China, EU seek to deepen cooperation

Tuesday, 31 March 2009, 02:12 Hrs
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Beijing: China and the European Union plan to patch up recent turbulence over Tibet and deepen their cooperation this year to tackle global problems, a top EU diplomat said Monday.

"The moment has come to look forward," EU External Relations Commissioner Benita Ferrero-Waldner said after talks with Chinese officials in Beijing.

The focus of her two days of talks in the Chinese capital were the Group of 20 (G20) summit coming up Thursday in London, climate change, the EU-China summit in May in Prague and the issue of Tibet.

In the fight against the world economic recession, China backed an expansion of the financial resources of the International Monetary Fund, Ferrero-Waldner said.

She added that China did not promote a proposal made last week by its central bank governor to replace the dollar as the international reserve currency and to settle international payments.

"It was not brought up," she said, adding that the G20 summit, which is to bring together the world's largest economies, would concentrate on "practical steps" to revive the world economy and financial regulation.

The diplomat said she expected better relations to develop with China with two summit meetings this year after China's refusal to attend the EU-China summit in December. Its decision followed a meeting by French President Nicolas Sarkozy, who was EU president at the time, with the Dalai Lama, the Tibetan spiritual leader.

Ferrero-Waldner called on the Chinese government to resume talks with the Tibetan government-in-exile while welcoming a memorandum from Tibetan exiles on their vision of autonomy.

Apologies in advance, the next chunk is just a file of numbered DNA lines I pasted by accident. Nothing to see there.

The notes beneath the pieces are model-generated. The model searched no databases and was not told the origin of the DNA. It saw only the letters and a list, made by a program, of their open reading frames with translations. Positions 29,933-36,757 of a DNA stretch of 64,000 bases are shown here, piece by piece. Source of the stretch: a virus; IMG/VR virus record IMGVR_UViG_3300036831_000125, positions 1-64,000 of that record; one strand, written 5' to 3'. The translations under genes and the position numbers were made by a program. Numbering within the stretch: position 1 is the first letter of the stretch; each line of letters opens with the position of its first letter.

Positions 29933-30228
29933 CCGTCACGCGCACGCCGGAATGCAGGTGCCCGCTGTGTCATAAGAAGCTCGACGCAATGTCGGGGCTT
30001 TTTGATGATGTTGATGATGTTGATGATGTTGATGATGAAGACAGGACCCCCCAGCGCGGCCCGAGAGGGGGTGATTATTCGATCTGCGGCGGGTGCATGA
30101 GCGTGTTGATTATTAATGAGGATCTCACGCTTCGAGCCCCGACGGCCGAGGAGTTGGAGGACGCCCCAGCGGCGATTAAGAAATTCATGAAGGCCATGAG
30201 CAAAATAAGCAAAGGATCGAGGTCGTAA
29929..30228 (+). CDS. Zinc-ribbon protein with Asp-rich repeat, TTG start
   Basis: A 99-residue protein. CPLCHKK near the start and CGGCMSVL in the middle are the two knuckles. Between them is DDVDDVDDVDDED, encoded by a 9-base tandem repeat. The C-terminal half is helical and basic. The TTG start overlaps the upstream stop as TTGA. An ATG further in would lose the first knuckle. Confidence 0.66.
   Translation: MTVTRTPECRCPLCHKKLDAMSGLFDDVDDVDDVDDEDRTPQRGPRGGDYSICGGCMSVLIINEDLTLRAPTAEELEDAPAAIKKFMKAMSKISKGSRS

"For a long time, the Chinese wanted to see a written position," Ferrero-Waldner said of the Tibetan proposal made during the latest round of talks in November.

"Most important is that now there is clarity that the Chinese sovereignty and territorial integrity is not jeopardized," she told journalists after talks with Chinese officials in Beijing.

However, the EU official acknowledged that the differences between Beijing and the representatives of the Dalai Lama, Tibetan Buddhism's spiritual leader as well as head of the government-in-exile, had not narrowed.

She called on China to grasp the chance posed by the talks because the Dalai Lama was an advocate for peace as well as the "middle way", in which he advocates patient negotiations with China for autonomy rather than full independence for Tibet.

China accuses the Dalai Lama of being a separatist who wants to create an independent "greater Tibet" to include areas of China populated by the Tibetan ethnic minority outside the Tibet Autonomous Region.

Also during Ferrer-Waldner's visit, she and Chinese Vice Commerce Minister Gao Hucheng signed an agreement to expand their environmental cooperation by creating an Institute of Clean and Renewable Energy.

The previous US administration had been criticised for obstructing anti-global-warming initiatives. China, which along with the US, is the world's largest greenhouse gas emitter, has been saying that the countries that had industrialized early had a bigger responsibility to reduce emissions.
Source: IANS
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